Mapping Innovation … start with a problem, not an idea … then decide the right approach to innovate

February 25, 2017

Innovation comes in many shapes and sizes, typically an organisation has a whole portfolio of innovations at play, from incremental improvements to game-changing breakthroughs. Of the portfolio is often not well structured or balanced, and the approaches to innovation are rarely thought out, relevant to the dimensions of the project.

A new book Mapping Innovation: A Playbook for Navigating a Disruptive Age by Greg Satell might help.

Greg starts his story like this: “As a boy, Albert Einstein liked to imagine what it would be like to ride on a bolt of lightning. In many ways, it was a typical childhood fantasy. If he were born in another time, you could imagine him learning to speak Klingon or becoming immersed in the lore of the Jedi. Yet Einstein took the idea so seriously that it became the first of his famous thought experiments.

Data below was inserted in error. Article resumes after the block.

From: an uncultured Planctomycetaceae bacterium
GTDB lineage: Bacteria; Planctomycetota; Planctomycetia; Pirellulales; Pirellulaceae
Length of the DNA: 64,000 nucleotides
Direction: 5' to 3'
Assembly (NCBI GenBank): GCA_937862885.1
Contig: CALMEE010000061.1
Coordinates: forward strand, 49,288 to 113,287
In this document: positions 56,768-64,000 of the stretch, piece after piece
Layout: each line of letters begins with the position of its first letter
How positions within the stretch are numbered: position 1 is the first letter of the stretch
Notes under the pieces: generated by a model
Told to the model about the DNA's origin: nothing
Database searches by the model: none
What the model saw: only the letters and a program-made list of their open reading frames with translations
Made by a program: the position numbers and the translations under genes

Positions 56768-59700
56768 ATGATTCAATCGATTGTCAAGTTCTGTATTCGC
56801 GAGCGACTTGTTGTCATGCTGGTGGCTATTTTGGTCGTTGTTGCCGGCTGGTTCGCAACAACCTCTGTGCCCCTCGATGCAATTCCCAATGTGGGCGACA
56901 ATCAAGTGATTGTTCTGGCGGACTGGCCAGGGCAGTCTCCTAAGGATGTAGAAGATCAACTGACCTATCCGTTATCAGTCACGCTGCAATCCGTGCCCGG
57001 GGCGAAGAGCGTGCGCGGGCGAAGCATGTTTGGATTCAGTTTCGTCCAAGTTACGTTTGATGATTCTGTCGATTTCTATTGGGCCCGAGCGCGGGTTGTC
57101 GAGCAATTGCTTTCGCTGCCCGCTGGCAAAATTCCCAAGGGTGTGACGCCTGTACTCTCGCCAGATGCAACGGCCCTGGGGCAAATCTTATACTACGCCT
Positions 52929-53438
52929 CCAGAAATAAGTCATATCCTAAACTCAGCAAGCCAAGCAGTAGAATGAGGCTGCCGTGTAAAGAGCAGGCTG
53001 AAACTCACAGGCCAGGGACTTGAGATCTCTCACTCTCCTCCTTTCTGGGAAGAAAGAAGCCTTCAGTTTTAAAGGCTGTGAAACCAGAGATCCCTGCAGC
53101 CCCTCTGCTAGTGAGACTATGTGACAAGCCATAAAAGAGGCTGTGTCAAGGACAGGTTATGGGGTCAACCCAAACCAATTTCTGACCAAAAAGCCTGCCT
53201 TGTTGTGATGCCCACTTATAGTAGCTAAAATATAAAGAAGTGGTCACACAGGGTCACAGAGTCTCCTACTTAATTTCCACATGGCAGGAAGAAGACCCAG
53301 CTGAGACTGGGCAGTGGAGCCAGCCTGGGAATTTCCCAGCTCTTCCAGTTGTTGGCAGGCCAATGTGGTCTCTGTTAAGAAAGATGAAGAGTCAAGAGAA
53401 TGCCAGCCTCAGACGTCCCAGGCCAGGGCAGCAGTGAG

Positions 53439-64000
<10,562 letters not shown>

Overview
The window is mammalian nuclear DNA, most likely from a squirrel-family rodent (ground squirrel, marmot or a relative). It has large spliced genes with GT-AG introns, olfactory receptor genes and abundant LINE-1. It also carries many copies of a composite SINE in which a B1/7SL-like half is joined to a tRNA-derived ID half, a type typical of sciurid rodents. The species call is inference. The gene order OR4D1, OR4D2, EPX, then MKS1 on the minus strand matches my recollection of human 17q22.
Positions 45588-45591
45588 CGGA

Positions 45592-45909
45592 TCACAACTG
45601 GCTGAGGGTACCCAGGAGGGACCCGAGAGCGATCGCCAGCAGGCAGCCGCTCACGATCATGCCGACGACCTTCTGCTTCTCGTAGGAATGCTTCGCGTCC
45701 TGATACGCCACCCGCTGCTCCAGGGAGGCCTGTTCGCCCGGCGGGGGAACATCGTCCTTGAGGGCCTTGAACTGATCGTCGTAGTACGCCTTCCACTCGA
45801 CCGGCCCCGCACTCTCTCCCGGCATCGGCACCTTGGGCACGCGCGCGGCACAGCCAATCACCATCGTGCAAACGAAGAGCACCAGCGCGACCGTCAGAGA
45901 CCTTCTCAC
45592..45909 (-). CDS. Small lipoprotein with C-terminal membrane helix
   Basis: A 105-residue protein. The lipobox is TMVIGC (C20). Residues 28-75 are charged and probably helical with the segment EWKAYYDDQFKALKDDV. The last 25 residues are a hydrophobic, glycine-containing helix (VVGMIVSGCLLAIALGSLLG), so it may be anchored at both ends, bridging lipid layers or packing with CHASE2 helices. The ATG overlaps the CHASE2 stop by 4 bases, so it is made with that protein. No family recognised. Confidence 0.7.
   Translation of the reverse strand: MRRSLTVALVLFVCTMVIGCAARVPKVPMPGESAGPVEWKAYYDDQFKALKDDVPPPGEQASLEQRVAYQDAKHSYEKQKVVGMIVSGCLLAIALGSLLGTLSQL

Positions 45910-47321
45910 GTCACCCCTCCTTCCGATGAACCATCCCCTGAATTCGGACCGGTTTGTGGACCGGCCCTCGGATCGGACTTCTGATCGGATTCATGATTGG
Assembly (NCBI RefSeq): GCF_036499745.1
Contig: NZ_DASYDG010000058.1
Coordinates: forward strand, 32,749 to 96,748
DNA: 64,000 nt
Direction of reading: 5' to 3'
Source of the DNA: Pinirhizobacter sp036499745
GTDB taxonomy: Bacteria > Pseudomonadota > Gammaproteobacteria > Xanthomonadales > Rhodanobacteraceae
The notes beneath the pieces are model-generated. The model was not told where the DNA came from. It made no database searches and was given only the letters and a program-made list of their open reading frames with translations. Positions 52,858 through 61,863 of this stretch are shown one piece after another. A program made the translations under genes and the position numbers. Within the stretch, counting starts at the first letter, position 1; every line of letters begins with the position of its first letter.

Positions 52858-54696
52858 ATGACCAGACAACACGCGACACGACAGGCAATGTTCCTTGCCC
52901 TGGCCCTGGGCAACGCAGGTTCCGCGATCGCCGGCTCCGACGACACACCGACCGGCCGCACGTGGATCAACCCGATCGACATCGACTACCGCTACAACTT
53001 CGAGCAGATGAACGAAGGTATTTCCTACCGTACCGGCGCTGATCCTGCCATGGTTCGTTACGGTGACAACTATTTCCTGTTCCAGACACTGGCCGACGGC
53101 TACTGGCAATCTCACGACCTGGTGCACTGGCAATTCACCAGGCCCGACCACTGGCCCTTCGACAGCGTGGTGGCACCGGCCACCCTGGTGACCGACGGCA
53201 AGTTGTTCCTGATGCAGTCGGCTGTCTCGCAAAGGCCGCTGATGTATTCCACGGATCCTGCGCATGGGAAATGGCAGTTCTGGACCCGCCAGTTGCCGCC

As he grew older and began to study physics, he learned that according to Maxwell’s equations the speed of light was supposed to be constant, but according to Newton’s lawsif a boy riding at the speed of light shined a light forward, then the beam would travel at twice the speed of light.”

Clearly, both couldn’t be true. Either the speed of light was relative to absolute time and space or the other way around. As we now know, Einstein proved that the speed of light was absolute and that time and space were relative quantities. In other words, an inch is an inch and a minute is a minute only in relation to a specific context.

This seems incredible because it’s so alien to our everyday experience, but today it’s easily proven. Simply get in your car, turn on the navigation system and follow its directions. GPS satellites are calibrated according to Einstein’s equations, so if you get to where you want to go you have, in a certain sense, proved the theory of relativity.